It takes a special kind of mind to love statistics, but only the wilfully obtuse ignore them.
Prior to the 2008 recession the statistics for the legal profession could borrow the Olympic Games’ motto – Faster, Higher, Stronger. Nearly five years later, higher numbers of law grads and rising fees are more problematic. Stronger? That’s a difficult question, and part of the impetus for the CBA Legal Futures Initiative. Phase I looked at the current state of the profession in an attempt to identify where the forces of change will take it so as to position Canada’s lawyers to flourish in the future.
As part of the first phase of the project, the CBA commissioned a study of recent demographic trends. The first thing it found was that there is very little demographic information available for the legal profession in Canada.
The information that was available, however, showed the numbers of practising lawyers and law school admissions have been rising steadily over the past decade. Job growth is expected to be strong but new graduates may have to wait for the cohort of senior practitioners to retire – and that could take a while. The median age of the occupational group that includes lawyers is 45.6, “significantly older than other occupational groups,” and the average retirement age is 75.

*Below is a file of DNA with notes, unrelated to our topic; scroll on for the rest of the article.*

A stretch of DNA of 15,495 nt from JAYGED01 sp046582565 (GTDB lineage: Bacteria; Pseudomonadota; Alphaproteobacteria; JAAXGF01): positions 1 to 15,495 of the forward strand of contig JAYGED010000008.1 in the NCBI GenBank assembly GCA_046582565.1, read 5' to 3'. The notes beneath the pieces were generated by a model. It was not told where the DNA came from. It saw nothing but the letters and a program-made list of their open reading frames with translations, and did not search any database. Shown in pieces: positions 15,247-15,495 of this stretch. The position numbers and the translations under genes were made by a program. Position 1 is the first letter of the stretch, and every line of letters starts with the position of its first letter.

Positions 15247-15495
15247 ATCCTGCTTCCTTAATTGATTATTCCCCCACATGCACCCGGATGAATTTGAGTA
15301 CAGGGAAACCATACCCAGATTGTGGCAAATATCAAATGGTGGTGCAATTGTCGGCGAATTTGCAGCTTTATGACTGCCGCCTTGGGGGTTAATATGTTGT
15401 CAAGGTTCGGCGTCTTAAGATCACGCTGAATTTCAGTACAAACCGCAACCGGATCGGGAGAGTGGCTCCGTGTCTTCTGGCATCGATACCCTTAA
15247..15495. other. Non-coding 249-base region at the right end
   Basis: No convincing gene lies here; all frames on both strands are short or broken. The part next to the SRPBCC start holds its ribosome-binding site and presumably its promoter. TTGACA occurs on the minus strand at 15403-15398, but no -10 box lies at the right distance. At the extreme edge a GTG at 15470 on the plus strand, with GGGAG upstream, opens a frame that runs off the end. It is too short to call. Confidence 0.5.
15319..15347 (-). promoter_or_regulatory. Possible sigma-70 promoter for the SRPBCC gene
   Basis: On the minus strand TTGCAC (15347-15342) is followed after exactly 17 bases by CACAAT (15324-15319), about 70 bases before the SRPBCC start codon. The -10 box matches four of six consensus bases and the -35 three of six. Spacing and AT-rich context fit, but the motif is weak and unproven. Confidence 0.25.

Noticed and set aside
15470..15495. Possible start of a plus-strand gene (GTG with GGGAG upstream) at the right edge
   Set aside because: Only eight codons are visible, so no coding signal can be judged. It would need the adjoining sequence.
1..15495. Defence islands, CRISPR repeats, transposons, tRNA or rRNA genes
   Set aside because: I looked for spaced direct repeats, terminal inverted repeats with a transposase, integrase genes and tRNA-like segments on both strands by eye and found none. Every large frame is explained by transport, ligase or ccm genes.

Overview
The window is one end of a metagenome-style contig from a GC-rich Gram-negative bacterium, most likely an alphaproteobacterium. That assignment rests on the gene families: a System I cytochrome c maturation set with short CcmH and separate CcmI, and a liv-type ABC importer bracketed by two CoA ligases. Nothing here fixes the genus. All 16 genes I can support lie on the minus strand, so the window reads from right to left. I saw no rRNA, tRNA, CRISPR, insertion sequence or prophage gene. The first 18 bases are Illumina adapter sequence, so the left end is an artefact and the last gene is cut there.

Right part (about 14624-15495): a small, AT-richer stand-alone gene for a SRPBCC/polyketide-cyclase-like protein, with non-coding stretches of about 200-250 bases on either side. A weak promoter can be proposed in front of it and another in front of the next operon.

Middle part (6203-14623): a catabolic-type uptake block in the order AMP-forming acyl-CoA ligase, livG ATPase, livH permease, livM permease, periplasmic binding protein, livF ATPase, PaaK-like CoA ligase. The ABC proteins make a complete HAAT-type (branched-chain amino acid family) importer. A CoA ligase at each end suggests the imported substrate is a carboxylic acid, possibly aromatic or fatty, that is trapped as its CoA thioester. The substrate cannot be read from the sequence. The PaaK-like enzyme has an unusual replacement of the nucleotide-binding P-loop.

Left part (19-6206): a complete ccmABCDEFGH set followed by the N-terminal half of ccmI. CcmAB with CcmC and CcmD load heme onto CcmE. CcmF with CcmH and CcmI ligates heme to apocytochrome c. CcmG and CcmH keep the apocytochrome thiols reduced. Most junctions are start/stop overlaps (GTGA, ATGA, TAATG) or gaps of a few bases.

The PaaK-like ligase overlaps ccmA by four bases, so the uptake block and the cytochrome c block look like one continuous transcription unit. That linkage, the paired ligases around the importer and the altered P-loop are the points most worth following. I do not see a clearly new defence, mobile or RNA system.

Growth in fees and compensation outpace the consumer price index by a wide margin.
About two-thirds of Canada’s lawyers are in private practice, and that’s where 63.6 per cent of new calls end up. A widening urban-rural divide is exemplified by Alberta, where 88 per cent of the lawyers practise in either Calgary or Edmonton, which raises serious access to justice concerns.
Diversity remains a sticking point. Gender equality is seeing gains, but mostly for newer lawyers willing to practise in non-traditional settings, such as government or in-house. While there are no national statistics for equity-seeking groups, the few numbers available from provincial sources suggest this is one area where the legal profession lags behind the general population.
The report refrains from making any sweeping conclusions, but the critical eye might discern a model that is unsustainable in a stagnant economy.